Detailed results available in tabular format compare Saint Leo results over three years
ST. LEO, FL – New nonpartisan survey work by the Saint Leo University Polling Institute (http://polls.saintleo.edu) shows that three-quarters of the adult population nationally consider themselves very or somewhat concerned about global climate change. The first year the survey was conducted, in 2015, the combined concern level was nearly as high, at 73 percent, and then nudged up in 2016 to 75 percent. It persists there this year.
The 2017 results show that when asked, “How concerned are you about global climate change?” 43.5 percent of adults were very concerned and 31.6 somewhat concerned, totaling 75.1 percent. The survey was conducted online among 1,073 respondents nationally between March 3 and March 11, 2017. The margin of error is plus or minus 3 percentage points in either direction. This is the same methodology used each year.
Additionally, the polling institute asked the same questions, for the third year, of a separate group of respondents from across Florida. They numbered 507 this year. Florida is the home of the Saint Leo University Polling Institute and often a bellwether of national political attitudes.
Assessing Concern about Global Climate Change
|Possible answers||March 2017 U.S.||March 2016 U.S.||March 2015 U.S.||March 2017 FL||March 2016 FL||March 2015 FL|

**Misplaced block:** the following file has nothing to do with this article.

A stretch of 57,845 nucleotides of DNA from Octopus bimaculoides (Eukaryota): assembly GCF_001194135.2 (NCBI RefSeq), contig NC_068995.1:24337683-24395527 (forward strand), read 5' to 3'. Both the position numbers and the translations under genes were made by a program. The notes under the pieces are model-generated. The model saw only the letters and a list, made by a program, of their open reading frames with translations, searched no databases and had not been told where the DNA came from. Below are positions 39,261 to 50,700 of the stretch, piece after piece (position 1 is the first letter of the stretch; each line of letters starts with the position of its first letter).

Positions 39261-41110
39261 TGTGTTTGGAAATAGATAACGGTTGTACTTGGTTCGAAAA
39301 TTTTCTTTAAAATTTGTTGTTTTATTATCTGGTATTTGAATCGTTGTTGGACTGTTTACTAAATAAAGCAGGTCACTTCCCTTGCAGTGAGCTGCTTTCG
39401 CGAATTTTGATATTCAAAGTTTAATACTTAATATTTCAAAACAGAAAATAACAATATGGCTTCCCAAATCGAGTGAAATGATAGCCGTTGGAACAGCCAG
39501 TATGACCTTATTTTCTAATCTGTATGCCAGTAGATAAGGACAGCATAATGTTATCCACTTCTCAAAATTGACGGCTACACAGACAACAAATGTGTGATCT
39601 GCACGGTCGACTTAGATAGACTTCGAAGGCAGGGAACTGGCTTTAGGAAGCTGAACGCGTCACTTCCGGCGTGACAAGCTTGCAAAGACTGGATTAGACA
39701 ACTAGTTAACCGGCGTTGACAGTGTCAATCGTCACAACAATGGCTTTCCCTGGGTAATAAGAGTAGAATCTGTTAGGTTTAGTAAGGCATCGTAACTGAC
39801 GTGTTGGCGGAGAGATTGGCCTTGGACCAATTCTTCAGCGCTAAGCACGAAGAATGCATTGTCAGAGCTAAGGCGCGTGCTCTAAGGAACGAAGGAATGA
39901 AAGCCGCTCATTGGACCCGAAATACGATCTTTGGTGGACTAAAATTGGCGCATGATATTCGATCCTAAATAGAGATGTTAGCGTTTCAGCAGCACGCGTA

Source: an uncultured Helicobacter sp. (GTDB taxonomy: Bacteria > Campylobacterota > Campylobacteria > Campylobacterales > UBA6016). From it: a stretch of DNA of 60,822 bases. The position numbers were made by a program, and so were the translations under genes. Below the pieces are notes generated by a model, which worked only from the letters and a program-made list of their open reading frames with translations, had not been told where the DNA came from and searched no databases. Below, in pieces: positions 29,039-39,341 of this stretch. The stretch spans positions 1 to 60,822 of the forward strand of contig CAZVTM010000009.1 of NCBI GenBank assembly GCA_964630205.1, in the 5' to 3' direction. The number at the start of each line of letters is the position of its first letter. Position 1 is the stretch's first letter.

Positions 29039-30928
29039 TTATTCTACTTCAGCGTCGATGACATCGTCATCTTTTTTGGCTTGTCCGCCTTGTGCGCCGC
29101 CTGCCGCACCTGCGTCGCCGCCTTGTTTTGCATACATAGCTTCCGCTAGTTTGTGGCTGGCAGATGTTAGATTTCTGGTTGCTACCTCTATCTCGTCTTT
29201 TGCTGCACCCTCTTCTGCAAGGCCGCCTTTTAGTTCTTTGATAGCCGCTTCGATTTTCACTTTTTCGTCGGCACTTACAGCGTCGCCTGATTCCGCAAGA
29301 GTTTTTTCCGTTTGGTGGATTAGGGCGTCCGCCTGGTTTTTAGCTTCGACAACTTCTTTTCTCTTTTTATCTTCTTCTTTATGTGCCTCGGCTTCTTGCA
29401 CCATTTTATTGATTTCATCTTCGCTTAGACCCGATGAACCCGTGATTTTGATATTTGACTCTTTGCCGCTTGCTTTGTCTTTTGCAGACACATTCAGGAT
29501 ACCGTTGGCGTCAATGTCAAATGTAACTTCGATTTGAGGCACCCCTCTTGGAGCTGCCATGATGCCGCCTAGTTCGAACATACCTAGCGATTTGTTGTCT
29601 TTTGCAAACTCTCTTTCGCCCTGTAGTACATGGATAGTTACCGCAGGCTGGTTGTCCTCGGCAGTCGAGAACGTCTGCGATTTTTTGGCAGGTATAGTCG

|Combined concern groups||75.1%||75%||73%||75.5%||81.3%||67%|
|Somewhat not concerned||12.2%||11%||15%||10.8%||7.6%||18%|
|Not at all concerned||9.9%||9.9%||11%||10.8%||8.3%||14%|
|Don’t know/not sure||2.8%||4.0%||1%||2.8%||2.8%||1%|
In Florida, 75.5 percent of adults said they were very or somewhat concerned about global climate change, down from 81.3 percent last year. With the Florida responses, the smaller sample size leads to a margin of error of 4.5 percentage points in either direction, which makes the year-to-year change statistically modest.
The other options people had for answers to the question of level of concern were: somewhat not concerned (12.2 percent nationally and 10.8 percent in Florida this year); not at all concerned (9.9 percent nationally and 10.8 percent in Florida this year); I don’t know/not sure (2.8 percent both nationally and in Florida this year.)